WWE really wants us to think that Ryback is an unstoppable monster, but he’s not one—not anymore.
For the first five months or so after his debut, Ryback was indeed an unbeatable and indestructible beast who destroyed anyone and everyone in his path.
Then, Hell in a Cell happened.
It was at that pay-per-view that WWE put Ryback in an impossible booking situation and started the downfall of his character by giving him his first-ever loss, albeit under controversial circumstances.
Given exactly how Ryback lost his first major match, it wasn’t the be-all, end-all of his run as WWE’s most unstoppable force.
Then, Survivor Series happened.
Just like he did at Hell in a Cell, Ryback lost yet another WWE Championship at Survivor Series. Again, the loss didn’t come without controversy, but still, it was still his second consecutive major PPV loss.
Then, WWE TLC happened.
At the last pay-per-view of 2012, Ryback competed in that epic, six-man TLC match against The Shield. Once again, he wound up with yet another big PPV loss.
Then, the 20th anniversary of Raw happened.
It was there that Ryback finally received his one-on-one TLC match for the WWE Championship against CM Punk. But guess what? He lost again after interference from The Shield.
Then, the Royal Rumble happened.
Ryback made it to the final two of the 30-man Royal Rumble match, but in the end, he didn’t win the match. He was last eliminated—cleanly—by John Cena to lose the bout.
Basic mathematics will tell you that Ryback has competed in five huge matches in his WWE career only to lose every single one of them.
That doesn’t make him a monster. It makes him a loser.
While Ryback is still over big time with the crowd and looks poised to make an impact in the main-event scene in 2013, this notion that he is a monster no longer has any merit whatsoever.
Because the creative team has put Ryback in so many awkward booking situations, it has completely killed what made Ryback so popular in the first place: the fact that he was unstoppable.
When Ryback was rising up the ranks of WWE last year, he did so in large part because he easily destroyed anybody he faced and became a feared beast as a result.
But once he lost one match—then another and another and another and another—it became clear that his apparent run as WWE’s resident wrecking machine was nothing more than an act.
Before he lost at Hell in a Cell, it looked like Ryback would go a year or more without being beaten and perhaps even win a world title at some point during that span.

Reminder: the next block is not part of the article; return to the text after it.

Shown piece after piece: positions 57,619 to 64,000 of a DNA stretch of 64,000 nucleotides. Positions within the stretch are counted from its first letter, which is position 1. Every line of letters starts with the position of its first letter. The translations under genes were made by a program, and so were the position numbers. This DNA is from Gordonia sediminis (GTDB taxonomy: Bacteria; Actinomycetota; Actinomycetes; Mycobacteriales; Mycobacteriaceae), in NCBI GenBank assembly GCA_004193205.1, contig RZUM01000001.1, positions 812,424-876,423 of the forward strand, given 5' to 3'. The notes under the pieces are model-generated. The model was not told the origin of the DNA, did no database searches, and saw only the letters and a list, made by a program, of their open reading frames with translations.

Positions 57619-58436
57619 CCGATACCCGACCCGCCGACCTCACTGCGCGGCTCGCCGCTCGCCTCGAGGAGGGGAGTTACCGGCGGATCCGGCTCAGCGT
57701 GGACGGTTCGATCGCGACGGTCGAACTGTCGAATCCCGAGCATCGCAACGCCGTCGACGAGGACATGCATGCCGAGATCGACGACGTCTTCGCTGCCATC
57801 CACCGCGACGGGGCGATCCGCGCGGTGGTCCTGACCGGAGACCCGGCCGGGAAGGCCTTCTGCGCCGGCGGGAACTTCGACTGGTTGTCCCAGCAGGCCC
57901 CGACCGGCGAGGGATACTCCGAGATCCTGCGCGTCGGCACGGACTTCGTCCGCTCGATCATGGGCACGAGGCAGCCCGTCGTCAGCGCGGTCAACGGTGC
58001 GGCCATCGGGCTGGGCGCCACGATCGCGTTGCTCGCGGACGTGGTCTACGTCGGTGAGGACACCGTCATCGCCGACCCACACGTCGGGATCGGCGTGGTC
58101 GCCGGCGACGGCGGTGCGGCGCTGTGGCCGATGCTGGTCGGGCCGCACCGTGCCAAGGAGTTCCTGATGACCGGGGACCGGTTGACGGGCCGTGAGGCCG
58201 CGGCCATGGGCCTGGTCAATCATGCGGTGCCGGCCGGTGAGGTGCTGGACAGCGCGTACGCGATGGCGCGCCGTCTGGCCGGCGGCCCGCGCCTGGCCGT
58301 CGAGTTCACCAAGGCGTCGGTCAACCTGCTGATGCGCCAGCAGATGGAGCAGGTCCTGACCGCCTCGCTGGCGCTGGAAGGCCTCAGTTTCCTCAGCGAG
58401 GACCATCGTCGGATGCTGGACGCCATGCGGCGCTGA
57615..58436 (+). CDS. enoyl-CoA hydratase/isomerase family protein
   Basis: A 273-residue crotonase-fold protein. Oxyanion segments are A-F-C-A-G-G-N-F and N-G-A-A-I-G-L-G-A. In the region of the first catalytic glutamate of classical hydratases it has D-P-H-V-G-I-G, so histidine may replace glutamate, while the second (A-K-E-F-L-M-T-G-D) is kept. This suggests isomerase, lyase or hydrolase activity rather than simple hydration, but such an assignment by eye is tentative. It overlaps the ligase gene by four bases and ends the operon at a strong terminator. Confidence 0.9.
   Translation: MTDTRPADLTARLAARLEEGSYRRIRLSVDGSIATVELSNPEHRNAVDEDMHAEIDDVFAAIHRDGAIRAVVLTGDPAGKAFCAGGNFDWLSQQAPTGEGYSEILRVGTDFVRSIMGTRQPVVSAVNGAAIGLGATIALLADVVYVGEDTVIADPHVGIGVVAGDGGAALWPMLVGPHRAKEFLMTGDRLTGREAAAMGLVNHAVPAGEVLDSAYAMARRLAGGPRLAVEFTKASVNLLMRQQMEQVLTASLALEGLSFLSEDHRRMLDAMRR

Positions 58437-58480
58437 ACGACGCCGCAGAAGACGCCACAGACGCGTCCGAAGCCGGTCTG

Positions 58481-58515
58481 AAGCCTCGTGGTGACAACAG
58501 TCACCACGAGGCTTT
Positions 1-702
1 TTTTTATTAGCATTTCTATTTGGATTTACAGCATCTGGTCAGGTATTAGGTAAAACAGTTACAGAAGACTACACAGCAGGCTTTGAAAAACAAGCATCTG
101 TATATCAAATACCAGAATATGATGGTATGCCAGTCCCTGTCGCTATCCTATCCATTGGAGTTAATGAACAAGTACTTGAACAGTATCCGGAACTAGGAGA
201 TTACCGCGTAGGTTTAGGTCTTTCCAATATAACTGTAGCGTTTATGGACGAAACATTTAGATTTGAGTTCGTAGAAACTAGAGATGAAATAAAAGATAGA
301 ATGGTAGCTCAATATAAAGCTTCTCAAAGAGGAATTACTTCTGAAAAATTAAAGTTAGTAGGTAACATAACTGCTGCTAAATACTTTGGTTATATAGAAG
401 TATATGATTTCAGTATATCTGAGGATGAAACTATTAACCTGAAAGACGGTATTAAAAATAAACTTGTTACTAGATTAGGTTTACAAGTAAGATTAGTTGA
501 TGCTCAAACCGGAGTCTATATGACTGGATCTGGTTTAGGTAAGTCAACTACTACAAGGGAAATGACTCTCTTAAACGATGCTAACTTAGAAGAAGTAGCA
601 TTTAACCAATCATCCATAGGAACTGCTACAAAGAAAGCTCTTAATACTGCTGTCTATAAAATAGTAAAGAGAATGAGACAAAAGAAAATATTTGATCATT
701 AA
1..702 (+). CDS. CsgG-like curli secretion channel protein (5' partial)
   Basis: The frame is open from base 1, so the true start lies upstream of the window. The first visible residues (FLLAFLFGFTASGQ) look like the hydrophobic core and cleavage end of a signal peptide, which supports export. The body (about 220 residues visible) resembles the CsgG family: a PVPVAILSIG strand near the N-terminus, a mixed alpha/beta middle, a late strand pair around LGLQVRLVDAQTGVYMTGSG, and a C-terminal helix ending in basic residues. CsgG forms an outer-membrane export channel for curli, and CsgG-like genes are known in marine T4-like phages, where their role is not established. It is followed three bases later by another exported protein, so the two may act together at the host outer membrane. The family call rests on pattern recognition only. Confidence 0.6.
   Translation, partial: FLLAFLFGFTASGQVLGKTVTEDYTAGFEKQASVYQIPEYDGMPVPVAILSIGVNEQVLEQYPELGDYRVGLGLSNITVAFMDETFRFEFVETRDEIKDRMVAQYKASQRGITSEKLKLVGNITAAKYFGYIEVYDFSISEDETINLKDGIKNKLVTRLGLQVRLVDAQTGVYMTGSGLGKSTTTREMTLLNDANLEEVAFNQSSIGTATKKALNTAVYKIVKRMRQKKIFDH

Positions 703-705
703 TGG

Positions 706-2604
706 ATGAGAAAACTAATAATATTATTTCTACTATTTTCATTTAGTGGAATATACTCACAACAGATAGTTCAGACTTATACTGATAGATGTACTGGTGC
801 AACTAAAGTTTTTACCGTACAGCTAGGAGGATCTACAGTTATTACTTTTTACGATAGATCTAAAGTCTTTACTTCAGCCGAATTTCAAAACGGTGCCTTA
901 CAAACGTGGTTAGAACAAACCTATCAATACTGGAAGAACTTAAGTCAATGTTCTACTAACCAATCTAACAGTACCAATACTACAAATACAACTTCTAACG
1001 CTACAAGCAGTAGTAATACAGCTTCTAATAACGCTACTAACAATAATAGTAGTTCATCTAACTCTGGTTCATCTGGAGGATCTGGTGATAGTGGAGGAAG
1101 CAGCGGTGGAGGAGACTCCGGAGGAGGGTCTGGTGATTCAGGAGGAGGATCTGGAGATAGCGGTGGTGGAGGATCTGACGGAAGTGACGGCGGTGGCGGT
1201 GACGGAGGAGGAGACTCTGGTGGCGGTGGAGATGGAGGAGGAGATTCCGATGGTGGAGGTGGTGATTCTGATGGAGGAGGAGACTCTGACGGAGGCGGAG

Now? He can’t be viewed as anything more than a main-event failure.
The very instant that Ryback stopped facing jobbers/midcarders and stepped up to better competition was the exact same instant that he proved he couldn’t handle it.
Better yet, it was the instant that the creative team proved that it had no idea what to do with Ryback.
After all, Ryback himself has worked hard and done a very good job of getting himself over as one of WWE’s top babyfaces. But the creative team hasn’t returned the favor.
For five or six months, “Big Hungry” was as unstoppable as they came. Yet, for the last four, the exact opposite has been true.
When the stakes have been the absolute highest, Ryback has proven incapable of rising up to the occasion and destroying main-eventers like he was able to do with midcarders and jobbers.
That’s been really surprising because Ryback is obviously a top babyface, and what do top babyfaces do? They win.
Look at a guy like Sheamus. Over the last year-plus, all he’s done is win, losing only on extremely rare occasions.
You would think that Ryback would do the same, but no. Instead, all he’s done is lose when it’s mattered the most.
So when you look up the word “monster” in the dictionary, you certainly won’t find a picture of Ryback next to it.
Maybe four months ago you would have—but not anymore.
Drake Oz is a WWE Featured Columnist for Bleacher Report. Follow him on Twitter!
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